Robert Moses and the Modern City: The Transformation of New York

By Keating, Dennis | The Town Planning Review, November 1, 2007 | Go to article overview

Robert Moses and the Modern City: The Transformation of New York


Keating, Dennis, The Town Planning Review


Robert Moses and the Modern City: The Transformation of New York, Hilary Ballon and Kenneth T. Jackson (eds), New York and London, W.W. Norton, 2007, 336 pp., US$50

2007 saw three related events in New York City:

* in March, Columbia University hosted a conference on the life and legacy of Robert Moses (to which Robert Caro was originally not invited) in conjunction with a three-part exhibition that had opened in January;

* in April, on Earth Day, Mayor Michael Bloomberg unveiled his plan for a greener, greater New York City which included $50 billion for transit (including congestion pricing for the central business district following the lead of London);

* in September an exhibition entitled 'Jane Jacobs and the Future of New York' opened at the Municipal Art Society.

These events revived the longstanding conflict between Moses - the master builder portrayed in Robert Caro's monumental The Power Broker: Robert Moses and the Fall of New York, published in 1974 - and his nemesis Jane Jacobs, who became famous with the publication of The Death and Life of Great American Cities in 1961. Jacobs argued for the preservation of diverse, dense, older urban neighbourhoods, not their clearance for mega-buildings and super-blocks, as favoured by Moses. She was the subject of a mostly favourable biography published in 2006 after her death (Alexiou). Moses, the builder of numerous roads, parks, pools, bridges, urban renewal and housing projects and infrastructure that reshaped New York City over three decades, was portrayed by Caro as an undemocratic and racist bully who tolerated no oversight or opposition to his projects, even though he started as a good government reformer in the Great Depression era. As Robert Fishman notes in his essay entitled 'Revolt of the Urbs: Robert Moses and his Critics' in Robert Moses and the Modern City, Caro barely mentions the successful fight of Jacobs and other Greenwich Village mothers to stop Moses from building an expressway through Washington Park in Lower Manhattan. This and other examples showed that Moses was not omnipotent, as recounted in this book.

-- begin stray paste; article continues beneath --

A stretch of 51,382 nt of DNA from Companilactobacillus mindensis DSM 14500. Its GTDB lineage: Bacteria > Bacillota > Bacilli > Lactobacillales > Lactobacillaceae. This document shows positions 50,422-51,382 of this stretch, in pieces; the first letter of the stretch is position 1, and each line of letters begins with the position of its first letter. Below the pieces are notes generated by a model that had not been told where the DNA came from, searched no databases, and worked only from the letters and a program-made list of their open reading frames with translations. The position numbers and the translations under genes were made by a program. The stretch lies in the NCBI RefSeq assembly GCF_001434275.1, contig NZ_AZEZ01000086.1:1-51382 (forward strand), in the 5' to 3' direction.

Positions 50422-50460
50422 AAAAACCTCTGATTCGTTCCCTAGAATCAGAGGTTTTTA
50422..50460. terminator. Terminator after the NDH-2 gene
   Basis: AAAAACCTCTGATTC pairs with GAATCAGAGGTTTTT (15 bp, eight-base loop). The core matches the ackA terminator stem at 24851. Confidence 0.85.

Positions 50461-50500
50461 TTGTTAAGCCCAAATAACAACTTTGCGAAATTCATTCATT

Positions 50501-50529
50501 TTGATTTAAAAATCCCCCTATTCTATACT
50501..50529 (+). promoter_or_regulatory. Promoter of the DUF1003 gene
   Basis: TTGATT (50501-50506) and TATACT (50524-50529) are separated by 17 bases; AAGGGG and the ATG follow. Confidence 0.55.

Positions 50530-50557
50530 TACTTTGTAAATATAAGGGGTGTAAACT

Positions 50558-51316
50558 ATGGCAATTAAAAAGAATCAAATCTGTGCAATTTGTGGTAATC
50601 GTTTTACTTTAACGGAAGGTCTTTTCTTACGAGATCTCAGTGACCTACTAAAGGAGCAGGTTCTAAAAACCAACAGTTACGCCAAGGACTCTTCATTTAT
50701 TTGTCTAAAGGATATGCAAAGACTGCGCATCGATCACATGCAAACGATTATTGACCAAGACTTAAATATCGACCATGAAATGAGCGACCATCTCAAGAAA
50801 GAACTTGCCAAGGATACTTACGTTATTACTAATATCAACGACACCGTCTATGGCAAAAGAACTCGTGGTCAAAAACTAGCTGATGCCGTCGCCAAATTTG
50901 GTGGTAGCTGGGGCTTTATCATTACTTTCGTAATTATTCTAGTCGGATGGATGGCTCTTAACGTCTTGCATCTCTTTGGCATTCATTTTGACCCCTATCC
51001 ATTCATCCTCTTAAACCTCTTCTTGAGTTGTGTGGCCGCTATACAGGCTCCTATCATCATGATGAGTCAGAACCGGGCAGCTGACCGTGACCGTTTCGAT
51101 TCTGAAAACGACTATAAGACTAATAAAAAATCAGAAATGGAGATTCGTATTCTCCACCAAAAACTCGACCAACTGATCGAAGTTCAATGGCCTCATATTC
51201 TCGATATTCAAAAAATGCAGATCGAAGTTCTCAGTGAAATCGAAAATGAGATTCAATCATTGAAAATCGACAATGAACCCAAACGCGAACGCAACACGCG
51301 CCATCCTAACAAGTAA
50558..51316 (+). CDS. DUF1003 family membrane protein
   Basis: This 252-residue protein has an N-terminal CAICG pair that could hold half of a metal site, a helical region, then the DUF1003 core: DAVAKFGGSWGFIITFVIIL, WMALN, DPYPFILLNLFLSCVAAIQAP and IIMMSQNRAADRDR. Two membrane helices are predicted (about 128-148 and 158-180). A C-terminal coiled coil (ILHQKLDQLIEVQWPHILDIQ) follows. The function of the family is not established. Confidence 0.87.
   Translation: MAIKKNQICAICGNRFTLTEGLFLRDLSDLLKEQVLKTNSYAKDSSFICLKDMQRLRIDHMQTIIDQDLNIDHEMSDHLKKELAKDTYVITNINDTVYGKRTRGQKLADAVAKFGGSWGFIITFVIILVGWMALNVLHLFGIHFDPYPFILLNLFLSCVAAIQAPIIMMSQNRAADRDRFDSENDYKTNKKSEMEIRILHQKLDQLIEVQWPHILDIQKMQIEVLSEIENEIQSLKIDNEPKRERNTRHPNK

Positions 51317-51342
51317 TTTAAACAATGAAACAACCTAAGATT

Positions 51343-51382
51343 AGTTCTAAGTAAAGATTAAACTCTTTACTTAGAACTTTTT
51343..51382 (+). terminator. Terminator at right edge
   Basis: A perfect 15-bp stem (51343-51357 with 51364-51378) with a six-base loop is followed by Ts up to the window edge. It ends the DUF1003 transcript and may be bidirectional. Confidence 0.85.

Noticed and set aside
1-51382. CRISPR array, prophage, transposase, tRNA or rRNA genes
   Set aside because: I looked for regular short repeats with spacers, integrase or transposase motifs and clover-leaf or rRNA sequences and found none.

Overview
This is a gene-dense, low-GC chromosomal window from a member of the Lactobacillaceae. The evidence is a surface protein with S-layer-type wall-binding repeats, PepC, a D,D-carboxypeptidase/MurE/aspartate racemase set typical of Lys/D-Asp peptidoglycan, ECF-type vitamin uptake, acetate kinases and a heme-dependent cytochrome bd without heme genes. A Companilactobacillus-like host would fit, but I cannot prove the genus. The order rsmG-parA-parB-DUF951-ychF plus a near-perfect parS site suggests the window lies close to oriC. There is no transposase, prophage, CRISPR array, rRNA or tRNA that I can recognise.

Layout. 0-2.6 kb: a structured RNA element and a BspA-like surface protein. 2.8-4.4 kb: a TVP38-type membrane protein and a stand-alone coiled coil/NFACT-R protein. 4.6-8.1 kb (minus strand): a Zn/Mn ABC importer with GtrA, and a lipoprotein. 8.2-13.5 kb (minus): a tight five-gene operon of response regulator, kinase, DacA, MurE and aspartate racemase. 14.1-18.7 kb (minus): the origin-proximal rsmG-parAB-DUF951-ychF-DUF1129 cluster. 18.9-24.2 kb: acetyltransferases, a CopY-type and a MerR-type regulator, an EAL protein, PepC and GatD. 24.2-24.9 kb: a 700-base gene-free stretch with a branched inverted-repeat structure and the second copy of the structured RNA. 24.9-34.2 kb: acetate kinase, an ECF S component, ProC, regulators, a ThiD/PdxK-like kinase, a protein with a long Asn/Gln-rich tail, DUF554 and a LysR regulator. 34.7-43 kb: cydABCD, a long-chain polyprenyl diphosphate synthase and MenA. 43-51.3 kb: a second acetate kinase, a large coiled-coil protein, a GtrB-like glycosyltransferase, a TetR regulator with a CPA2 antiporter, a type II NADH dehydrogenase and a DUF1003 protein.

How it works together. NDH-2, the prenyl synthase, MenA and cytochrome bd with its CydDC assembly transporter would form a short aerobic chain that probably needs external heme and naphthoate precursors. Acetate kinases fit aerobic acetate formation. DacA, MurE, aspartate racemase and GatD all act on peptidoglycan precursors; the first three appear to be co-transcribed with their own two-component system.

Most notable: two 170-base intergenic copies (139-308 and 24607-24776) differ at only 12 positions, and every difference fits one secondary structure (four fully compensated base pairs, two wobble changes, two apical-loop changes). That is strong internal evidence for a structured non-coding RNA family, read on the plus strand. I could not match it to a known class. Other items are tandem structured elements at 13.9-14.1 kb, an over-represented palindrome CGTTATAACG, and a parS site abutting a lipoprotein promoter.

However, according to the editors Kenneth Jackson, renowned historian, and Hilary Ballon, an urban architectural historian, Moses deserves reconsideration for his contribution to enabling New York City to compete and thrive in the modern world, citing the city's comeback from the dark days of the 1970s when Caro's book was published. In his introduction, entitled 'Robert Moses and the Rise of New York: The Power Broker in Perspective', Jackson argues for a revisionist view of Moses, despite his faults: 'He was what he was and on balance he was a positive influence on the city. …

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